Our study showed a high incidence of dry eye disease following MSICS (69%). The definitive diagnosis of dry eye is further challenged by the absence of a specific confirmatory test for the same. Thus, we have taken positive results in any 2 of the 4 commonly performed clinical methods as the diagnostic measure of postoperative dry eye. Our finding is in accordance with many of the previously done studies which evaluated dry eye following MSICS, which also showed high incidence.[12],[21]

Majority of our patients had moderate dry eye (33% according to OSDI scores). Many studies done in the past showed mild grade dry eye to be the most common.[4],[12],[32],[33] One study in the past which showed a very high incidence of postoperative dry eye (96.6%), however, depicted severe grade dry eye to be the most common.[21]

The preoperative and postoperative OSDI questionnaire values were significantly altered with a high statistical significance. The maximum OSDI values were found in the first postoperative visit, and a similar finding was seen in the study by Kasetsuwan et al.[32]

The mean Schirmer's-1 test (without anesthesia) values also showed statistically significant change in the pre and postoperative values with the least values in the first postoperative visit. Similar findings were found in the study done by Jayshree et al.[21]

The mean TBUT value was also reduced post operatively with a statistically significant difference. The reduction was, like the other two tests found to be the most during the first postoperative visit. TBUT was also found reduced in earlier studies.[12],[21]

Oxford system of ocular surface staining also showed statistically significant change in mean of corneal and conjunctival grading values, the highest of which were on 7th postoperative day and declined toward next follow-up visits. This finding was in agreement with the study performed by Miyake and Yokoi.[34]

The incidence and severity of dry eyes were found to be maximum during the first visit and gradually reduced with the passage of time. All our test results were found to be in agreement with this. A previous study done in northern part of India also had similar results as our study.[35] The reasons for this could be multifactorial. Firstly, the transection of corneal nerves which occurs while constructing the corneoscleral tunnel and which also tends to heal with the passage of time.[10] Secondly, the ocular trauma induced by the surgery in the form of cutting the conjunctiva, incising the sclera and fixation with toothed forceps of the limbus causing the release of inflammatory mediators that can precipitate and potentiate the occurrence of dry eye.[12] These inflammatory mediators tend to subside over time. Thirdly, topical medications like steroids with inherent preservatives are used at a much higher dosage in the first week of surgery and tapered over the following weeks. The strength of this study is in the structure of the study where we performed all the diagnostic tests, preoperatively and postoperatively during the follow-up visits, which is useful for the comparison of the changes in the test values preoperatively and postoperatively as well as gaining more knowledge about the postoperative course of the disease. This approach will prove useful in expanding our understanding of dry eye disease, the symptoms of which are the frequent complaints in the postoperative period by patients who underwent MSICS. Our study had limitations in the form a small sample size. Furthermore, the last follow-up visit was at 6 weeks. A longer follow-up period of 3 months would have added more insight into the behavior of postoperative dry eyes. Further, adding impression cytology, which is a more sensitive and specific test, would have increased the validity of our findings. We would also like to conduct a study comparing the incidence of dry eye between MSICS and phacoemulsification in the future.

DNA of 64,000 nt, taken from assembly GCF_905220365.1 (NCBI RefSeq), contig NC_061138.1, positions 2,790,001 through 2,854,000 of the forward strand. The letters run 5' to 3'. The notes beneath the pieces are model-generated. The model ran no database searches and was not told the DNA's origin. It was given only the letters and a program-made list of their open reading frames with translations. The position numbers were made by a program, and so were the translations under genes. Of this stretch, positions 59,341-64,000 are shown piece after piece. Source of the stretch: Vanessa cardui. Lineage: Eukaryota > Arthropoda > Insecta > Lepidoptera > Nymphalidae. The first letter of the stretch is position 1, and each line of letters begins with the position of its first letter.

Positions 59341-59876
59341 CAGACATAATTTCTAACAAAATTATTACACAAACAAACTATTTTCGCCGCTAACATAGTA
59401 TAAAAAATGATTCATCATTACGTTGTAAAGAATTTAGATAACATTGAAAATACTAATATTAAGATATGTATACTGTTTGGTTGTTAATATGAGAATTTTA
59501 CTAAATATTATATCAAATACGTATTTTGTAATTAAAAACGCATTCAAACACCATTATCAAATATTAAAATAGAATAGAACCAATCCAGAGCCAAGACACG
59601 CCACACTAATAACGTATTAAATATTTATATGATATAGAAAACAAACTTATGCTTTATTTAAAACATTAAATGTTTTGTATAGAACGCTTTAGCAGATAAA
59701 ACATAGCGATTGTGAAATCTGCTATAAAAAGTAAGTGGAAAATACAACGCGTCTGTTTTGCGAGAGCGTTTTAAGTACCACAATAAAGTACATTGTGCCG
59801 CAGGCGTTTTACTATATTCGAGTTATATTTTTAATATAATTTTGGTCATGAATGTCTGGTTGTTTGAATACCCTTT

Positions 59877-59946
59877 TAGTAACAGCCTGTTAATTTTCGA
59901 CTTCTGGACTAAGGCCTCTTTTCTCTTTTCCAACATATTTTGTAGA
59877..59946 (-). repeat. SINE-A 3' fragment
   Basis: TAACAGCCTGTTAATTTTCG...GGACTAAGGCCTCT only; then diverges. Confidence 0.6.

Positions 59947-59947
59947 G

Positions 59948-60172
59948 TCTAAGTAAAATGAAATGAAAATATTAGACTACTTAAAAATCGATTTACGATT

Conclusion Top

The large volume of cataract backlogs that exist requires a major intervention in the form of cataract surgeries, and in a suburban and rural population, MSICS is the most commonly performed cataract procedure.

A significant proportion of patients undergoing cataract surgery go on to develop dry eye symptoms due to a variety of factors, either induced by the surgery itself or due to concurrent postoperative medications. The encouraging observation is that dry eye symptoms become lesser over time and in many patients, it's probably just a transient discomfort following cataract surgery. We therefore recommend that artificial tear substitutes could be prescribed in the immediate postoperative period to lessen the symptoms of dry eyes and also to reassure the patients that the discomforting symptoms of dry eyes will improve with the passage of time.

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Conflicts of interest

There are no conflicts of interest.

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  [Figure 1], [Figure 2]

  [Table 1], [Table 2], [Table 3], [Table 4], [Table 5]